222 nm Far-UVC from filtered Krypton-Chloride excimer lamps does not cause eye irritation when deployed in a simulated office environment
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Far-UVC, from filtered Krypton-Chloride lamps, is promising for reducing airborne transmission of disease. Whilst significant research has been undertaken to investigate skin safety of these lamps, less work has been undertaken on eye safety. There is limited data on human eye safety or discomfort from the deployment of this germicidal technology. In this pilot study, immediate and delayed eye discomfort were assessed in a simulated office environment with deployment of Krypton-Chloride lamps, located on the ceiling and directed downwards into the occupied room. Discomfort was assessed immediately post-exposure and several days after exposure using validated, Standard Patient Evaluation Eye Dryness (SPEED) and Ocular Surface Disease Index (OSDI) questionnaires. Our results show no significant eye discomfort or adverse effects from the deployment of Far-UVC in this simulated office environment, even when lamps were operated continuously with participants receiving head exposures of up to 50 mJcm-2 . In addition, a statistically significant reduction in bacteria and fungi of 52% was observed. Far-UVC in this simulated office environment did not cause any clinically significant eye discomfort and was effective at reducing pathogens in the room. These results contribute an important step to further investigation of the interaction of Far-UVC with the human eye.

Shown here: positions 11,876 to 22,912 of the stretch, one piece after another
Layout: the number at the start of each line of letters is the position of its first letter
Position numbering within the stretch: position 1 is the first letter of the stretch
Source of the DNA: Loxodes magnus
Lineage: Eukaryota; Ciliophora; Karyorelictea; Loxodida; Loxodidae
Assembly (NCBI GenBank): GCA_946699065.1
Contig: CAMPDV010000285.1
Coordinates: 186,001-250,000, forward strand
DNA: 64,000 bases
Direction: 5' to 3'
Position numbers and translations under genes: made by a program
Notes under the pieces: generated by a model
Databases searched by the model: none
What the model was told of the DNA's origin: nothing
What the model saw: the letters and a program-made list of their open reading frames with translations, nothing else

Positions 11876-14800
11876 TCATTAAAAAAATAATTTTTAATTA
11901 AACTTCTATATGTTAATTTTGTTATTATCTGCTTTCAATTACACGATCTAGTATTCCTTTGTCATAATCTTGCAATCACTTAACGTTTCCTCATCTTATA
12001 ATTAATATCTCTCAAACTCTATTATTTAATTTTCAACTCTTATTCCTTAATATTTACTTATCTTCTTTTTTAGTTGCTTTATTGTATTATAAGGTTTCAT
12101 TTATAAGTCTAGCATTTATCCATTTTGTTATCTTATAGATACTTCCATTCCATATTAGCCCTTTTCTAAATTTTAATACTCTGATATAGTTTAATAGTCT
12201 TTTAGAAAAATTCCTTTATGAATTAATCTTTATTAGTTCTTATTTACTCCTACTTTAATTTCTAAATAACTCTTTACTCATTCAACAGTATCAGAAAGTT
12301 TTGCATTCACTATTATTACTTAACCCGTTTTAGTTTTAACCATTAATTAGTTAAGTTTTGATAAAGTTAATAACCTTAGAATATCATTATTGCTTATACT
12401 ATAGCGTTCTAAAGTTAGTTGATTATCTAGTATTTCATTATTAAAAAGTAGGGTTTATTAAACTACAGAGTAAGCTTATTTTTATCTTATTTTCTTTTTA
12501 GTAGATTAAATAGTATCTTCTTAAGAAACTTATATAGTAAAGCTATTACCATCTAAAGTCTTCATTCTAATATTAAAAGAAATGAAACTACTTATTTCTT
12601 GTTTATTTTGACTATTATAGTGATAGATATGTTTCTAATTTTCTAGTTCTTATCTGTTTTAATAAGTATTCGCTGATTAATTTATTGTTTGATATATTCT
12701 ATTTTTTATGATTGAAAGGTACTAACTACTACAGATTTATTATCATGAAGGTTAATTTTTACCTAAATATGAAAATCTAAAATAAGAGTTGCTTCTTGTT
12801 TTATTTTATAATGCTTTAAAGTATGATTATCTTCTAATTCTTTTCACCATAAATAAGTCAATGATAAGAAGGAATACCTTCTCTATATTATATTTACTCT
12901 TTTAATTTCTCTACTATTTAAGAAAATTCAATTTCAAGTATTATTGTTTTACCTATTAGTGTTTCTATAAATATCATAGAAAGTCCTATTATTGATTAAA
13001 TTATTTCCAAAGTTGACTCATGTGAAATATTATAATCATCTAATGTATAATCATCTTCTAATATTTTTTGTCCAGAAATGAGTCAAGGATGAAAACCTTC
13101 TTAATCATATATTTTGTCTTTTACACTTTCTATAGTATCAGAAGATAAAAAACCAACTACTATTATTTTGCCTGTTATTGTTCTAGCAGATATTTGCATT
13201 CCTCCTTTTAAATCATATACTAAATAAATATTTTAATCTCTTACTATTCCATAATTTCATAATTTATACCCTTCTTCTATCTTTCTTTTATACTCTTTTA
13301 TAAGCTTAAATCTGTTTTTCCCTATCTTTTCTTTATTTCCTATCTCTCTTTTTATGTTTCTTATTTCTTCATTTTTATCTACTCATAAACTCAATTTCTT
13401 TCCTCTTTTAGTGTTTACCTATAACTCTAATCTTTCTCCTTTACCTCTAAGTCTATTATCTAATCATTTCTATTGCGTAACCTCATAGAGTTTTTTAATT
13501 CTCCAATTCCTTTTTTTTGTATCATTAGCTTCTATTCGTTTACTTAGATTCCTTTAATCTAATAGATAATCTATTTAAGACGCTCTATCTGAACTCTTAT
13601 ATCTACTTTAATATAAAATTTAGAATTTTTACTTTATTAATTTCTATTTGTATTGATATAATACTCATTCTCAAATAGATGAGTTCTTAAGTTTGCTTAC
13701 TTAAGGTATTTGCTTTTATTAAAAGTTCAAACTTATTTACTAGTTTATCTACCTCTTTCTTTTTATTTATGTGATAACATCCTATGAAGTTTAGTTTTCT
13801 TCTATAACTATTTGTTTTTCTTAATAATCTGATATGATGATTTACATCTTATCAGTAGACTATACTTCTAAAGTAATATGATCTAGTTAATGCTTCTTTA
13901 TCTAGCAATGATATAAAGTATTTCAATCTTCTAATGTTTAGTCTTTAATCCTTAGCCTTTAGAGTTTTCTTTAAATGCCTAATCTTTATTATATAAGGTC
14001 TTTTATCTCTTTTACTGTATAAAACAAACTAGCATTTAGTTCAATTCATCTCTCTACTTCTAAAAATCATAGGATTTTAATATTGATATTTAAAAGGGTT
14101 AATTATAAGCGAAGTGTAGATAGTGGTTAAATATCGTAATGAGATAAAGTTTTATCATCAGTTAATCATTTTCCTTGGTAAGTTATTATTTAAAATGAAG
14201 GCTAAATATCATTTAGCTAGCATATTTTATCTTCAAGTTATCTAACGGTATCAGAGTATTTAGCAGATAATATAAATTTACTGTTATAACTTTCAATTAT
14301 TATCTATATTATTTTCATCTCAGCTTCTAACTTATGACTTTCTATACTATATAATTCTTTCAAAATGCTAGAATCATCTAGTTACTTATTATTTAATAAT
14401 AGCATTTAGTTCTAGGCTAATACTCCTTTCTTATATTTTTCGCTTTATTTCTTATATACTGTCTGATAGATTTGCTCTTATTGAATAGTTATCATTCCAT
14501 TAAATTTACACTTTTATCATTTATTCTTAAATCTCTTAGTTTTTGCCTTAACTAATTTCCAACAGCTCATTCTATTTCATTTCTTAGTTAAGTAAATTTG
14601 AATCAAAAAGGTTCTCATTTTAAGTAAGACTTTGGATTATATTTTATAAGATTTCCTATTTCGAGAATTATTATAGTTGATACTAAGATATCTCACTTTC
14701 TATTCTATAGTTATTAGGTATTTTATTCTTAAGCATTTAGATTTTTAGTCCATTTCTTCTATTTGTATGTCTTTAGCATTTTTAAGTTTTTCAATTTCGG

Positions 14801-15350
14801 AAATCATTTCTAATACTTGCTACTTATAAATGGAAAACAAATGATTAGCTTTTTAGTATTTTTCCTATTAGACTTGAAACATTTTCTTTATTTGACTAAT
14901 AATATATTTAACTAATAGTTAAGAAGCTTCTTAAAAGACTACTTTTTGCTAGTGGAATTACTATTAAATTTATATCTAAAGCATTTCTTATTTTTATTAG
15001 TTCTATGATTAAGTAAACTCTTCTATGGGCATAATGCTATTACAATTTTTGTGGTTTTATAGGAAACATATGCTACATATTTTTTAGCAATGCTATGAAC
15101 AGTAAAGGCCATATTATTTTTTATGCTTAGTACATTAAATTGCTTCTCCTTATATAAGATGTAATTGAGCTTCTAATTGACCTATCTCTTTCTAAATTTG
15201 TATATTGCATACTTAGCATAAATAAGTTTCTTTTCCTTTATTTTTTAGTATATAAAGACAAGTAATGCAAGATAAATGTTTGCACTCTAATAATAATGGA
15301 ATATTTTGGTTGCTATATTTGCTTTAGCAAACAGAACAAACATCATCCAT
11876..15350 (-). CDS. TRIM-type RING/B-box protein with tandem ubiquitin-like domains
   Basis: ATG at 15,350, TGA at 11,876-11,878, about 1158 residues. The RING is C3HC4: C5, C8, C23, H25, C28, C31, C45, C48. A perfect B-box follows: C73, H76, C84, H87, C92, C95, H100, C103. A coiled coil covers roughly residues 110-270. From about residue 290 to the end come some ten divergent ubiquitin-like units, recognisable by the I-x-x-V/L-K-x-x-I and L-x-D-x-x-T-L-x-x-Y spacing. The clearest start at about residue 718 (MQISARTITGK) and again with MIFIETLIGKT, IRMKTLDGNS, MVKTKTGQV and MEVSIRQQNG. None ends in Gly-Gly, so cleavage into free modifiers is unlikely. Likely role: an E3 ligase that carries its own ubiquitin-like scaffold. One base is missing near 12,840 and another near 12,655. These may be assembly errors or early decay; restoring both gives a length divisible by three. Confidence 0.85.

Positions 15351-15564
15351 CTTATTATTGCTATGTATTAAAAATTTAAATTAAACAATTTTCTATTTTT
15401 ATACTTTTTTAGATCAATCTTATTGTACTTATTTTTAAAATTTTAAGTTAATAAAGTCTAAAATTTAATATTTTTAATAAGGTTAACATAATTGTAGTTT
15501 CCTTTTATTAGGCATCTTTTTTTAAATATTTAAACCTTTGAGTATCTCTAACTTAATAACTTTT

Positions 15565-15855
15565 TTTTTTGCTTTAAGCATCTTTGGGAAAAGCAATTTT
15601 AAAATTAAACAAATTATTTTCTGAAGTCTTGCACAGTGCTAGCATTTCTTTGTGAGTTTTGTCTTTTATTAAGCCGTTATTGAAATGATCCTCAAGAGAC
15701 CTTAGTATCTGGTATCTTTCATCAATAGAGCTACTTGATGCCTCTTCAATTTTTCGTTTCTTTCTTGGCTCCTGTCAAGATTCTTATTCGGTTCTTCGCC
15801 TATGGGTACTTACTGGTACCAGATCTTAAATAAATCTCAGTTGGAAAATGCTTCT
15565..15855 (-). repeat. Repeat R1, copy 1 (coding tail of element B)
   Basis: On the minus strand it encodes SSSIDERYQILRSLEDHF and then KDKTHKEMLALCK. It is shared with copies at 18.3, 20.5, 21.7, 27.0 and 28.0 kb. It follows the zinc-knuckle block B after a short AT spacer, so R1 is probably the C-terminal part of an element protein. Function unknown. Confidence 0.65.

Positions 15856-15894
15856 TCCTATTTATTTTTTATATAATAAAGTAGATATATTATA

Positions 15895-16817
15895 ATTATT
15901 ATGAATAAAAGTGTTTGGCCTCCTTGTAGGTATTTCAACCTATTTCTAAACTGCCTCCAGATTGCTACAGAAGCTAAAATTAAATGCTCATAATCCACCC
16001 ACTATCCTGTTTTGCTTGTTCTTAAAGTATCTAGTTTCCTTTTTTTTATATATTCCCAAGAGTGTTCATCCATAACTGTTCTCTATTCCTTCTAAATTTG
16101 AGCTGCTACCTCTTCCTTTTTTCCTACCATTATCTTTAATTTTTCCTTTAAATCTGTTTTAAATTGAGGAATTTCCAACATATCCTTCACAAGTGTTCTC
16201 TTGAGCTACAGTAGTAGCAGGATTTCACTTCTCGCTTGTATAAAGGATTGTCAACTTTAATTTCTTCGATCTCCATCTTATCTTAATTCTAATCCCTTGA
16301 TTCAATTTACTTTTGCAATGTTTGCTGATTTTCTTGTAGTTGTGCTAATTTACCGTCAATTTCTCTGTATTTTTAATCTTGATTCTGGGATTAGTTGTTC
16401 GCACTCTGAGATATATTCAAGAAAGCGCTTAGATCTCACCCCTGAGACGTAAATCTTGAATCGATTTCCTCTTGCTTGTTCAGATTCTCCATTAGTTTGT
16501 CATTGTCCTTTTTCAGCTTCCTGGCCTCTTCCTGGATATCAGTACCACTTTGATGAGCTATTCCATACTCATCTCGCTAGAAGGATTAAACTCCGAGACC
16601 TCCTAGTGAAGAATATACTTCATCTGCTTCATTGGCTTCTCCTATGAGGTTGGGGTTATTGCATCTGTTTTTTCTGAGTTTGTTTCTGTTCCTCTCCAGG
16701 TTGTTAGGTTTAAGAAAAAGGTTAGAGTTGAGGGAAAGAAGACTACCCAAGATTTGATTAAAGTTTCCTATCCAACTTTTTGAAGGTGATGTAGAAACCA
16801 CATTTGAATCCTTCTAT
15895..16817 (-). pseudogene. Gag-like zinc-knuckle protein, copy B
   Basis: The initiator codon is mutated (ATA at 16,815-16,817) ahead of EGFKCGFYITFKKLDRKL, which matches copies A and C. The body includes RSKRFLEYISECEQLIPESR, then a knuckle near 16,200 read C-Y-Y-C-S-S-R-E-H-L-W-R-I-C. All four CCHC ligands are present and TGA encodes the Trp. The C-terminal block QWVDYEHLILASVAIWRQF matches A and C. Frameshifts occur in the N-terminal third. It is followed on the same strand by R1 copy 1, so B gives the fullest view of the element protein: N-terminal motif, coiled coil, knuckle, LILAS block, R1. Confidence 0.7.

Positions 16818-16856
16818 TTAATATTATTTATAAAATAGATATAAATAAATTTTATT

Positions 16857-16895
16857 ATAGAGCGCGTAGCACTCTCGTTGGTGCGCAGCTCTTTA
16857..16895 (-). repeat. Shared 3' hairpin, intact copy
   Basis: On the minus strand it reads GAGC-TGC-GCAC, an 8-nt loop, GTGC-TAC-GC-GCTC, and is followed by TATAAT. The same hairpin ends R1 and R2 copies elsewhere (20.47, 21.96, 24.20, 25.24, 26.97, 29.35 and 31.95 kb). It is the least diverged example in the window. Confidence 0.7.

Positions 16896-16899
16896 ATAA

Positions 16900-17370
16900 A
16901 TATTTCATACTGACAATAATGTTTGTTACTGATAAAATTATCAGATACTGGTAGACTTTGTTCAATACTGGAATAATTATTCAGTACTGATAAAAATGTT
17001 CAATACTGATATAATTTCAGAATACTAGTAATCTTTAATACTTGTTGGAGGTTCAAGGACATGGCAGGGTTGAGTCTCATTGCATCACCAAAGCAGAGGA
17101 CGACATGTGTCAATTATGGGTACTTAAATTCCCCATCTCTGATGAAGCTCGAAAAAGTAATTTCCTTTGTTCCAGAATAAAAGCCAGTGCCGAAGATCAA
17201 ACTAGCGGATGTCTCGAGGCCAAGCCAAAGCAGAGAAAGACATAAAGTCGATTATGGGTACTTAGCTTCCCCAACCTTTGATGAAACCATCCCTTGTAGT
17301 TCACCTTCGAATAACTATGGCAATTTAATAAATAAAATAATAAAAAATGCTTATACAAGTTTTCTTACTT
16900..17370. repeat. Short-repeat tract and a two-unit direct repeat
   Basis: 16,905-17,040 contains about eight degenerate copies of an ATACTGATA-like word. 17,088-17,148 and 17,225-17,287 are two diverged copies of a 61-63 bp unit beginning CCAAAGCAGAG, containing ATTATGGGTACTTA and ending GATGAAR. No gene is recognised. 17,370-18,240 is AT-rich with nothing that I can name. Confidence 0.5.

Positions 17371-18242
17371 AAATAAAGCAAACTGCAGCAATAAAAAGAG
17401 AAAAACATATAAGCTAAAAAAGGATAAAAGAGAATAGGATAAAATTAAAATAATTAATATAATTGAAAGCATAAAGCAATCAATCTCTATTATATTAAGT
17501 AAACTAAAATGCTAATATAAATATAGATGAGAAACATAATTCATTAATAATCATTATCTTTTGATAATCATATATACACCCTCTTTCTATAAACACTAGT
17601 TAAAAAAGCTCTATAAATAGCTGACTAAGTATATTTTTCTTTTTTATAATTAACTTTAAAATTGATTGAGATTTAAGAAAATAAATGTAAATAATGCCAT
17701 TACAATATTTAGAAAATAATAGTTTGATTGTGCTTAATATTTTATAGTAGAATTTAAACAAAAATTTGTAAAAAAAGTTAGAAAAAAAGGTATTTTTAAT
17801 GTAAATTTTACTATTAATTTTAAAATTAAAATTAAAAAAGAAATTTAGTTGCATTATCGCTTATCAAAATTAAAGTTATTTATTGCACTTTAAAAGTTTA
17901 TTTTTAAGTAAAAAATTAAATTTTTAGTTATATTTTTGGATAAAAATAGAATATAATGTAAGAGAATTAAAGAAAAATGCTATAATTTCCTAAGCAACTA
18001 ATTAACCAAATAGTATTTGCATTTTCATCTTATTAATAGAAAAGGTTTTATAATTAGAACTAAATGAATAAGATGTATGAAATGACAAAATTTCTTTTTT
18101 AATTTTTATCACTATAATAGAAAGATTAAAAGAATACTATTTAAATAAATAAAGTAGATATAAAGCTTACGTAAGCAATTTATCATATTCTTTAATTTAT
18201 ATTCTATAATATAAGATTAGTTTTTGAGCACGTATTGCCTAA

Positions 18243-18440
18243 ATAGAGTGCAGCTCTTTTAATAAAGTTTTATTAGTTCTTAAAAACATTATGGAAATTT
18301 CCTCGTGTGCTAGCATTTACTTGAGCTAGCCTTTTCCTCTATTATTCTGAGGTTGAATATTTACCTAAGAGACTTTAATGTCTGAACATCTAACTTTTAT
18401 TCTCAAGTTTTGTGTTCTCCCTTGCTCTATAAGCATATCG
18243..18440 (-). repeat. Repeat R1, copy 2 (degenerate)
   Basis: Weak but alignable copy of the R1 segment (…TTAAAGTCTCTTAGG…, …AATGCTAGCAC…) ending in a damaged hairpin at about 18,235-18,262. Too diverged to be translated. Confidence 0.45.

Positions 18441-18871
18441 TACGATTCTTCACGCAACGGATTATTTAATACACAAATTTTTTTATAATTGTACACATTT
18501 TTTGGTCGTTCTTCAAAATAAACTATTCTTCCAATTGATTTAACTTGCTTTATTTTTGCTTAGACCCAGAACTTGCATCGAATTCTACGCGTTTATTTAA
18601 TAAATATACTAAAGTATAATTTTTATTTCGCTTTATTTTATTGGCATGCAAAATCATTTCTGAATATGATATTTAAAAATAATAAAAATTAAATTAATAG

Kousha , O , O’Mahoney , P , Hammond , R , Wood , K & Eadie , E 2023 , ' 222 nm Far-UVC from filtered Krypton-Chloride excimer lamps does not cause eye irritation when deployed in a simulated office environment ' , Photochemistry and Photobiology , vol. Early View . https://doi.org/10.1111/php.13805
Photochemistry and Photobiology
Copyright © 2023 The Authors. Photochemistry and Photobiology published by Wiley Periodicals LLC on behalf of American Society for Photobiology. This is an open access article under the terms of the Creative Commons Attribution License, which permits use, distribution and reproduction in any medium, provided the original work is properly cited.
DescriptionThis work was funded by the Science and Technology Facilities Council (STFC) Impact Accelerator Account (IAA) at the University of St Andrews.
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